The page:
November 28, 2005

Exemptions Based Only on Age...There is A Better Way...

Yesterday's editorial in the Concord Monitor (NH) gets it's right when it comes to eliminating tax breaks that are unfairly targeted to the elderly. While it might be seen as politically unpopular (and heartless) to eliminate exemptions that are specifically targeted for the elderly, it's the right thing to do.

The Monitor editor writes, "High property values and high taxes mean younger people cannot afford to raise a family in their hometown." but yet in Concord, NH "the [property tax] exemption ranges from $67,000-plus at age 65 to $187,000 at age 80. The latter, with 124 members receiving exemptions, makes up the largest group. Those exemptions add up. Last year, the 304 granted by Concord were worth roughly $600,000 in taxes forgiven. That number will grow rapidly once the baby boomers, a generation notorious for saving too little, begin retiring."

Not only are these elderly exemptions going to cost more in future years, but as the Monitor so rightly points out later in the article, some of the elderly being given these large tax breaks could actually afford to pay more of their property taxes then they do now.

The real solution is not to simply eliminate these exemptions - afterall, some of elderly would be "taxed out of their house" if it weren't for these special tax breaks. Instead, New Hampshire policy makers should create an income specific "circuit breaker."

According to ITEP's Policy Brief about Circuit Breakers: a circuit breaker protects taxpayers from a property tax “overload” just like an electric circuit breaker: when a property tax bill exceeds a certain percentage of a taxpayer’s income, the circuit breaker reduces property taxes in excess of this “overload” level.

Because circuit breaker credit amounts vary with income, the use of these credits
introduces an “ability to pay” criterion that New Hampshire's current age exemption lacks. Circuit breakers identify the individual taxpayers for whom property taxes are most burdensome and reduce their tax to a manageable level.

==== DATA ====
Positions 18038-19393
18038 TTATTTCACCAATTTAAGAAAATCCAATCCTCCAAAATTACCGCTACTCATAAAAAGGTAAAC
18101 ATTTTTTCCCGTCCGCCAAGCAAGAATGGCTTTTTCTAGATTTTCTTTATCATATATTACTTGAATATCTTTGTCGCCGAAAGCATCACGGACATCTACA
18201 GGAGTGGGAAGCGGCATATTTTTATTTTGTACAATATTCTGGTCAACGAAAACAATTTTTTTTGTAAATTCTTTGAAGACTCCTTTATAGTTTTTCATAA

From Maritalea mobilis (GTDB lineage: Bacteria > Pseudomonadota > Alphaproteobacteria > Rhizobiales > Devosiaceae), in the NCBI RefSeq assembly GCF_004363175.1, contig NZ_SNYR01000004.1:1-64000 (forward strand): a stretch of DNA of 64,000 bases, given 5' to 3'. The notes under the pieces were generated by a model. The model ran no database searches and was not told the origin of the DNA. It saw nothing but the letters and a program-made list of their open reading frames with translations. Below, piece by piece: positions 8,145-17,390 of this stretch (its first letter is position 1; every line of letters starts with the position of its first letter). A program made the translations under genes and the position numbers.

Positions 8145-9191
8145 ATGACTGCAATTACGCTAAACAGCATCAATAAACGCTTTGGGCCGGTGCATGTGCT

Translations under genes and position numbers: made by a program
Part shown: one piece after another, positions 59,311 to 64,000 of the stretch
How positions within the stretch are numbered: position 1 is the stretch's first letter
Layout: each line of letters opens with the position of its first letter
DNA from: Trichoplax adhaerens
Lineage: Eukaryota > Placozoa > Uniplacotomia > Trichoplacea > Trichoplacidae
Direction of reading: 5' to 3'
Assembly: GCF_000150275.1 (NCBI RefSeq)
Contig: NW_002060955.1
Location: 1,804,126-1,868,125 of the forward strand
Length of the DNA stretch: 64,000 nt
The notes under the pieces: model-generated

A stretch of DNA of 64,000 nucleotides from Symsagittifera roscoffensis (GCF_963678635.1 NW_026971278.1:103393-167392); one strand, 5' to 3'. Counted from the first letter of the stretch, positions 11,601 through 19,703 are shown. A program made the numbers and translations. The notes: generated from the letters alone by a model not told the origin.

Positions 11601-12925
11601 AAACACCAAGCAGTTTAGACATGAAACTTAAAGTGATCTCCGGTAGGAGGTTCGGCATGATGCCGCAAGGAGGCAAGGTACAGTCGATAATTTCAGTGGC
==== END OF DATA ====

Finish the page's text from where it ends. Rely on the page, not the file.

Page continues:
The introduction of a circuit breakers is good fiscal policy too - because they are almost always guaranteed to be less expensive than New Hampshire's current "across the board" age exemption.

So while it may seem like a cold and heartless thing to do, it's better tax policy to eliminate age specific exemptions like this one and replace them with exemptions based on people's income.


At 9:41 AM, Blogger Prakash Nakka said...

My comments are not based on any research nor any scientific polls. Just my opinion.

There are more people utilizing loopholes in the tax system then there are people trying to pay taxes. I am too lazy to do my own taxes so I go to a guy who does it for me. He tells me all kinds of stuff that will enable me to get more taxes back then I can imagine. I may sound weird, stupid, idiotic and all the other stuff but I do not try to get all the extras my tax guy talks about because I don't feel I deserve it.

There is more to the taxes than the laws. Everyone needs to think about how the government can pay for unexpected hazards like hurricanes and other things.

Next time everyone starts getting mad at the government for getting into more debt maybe you need to stop asking for help when a calamity comes your way.


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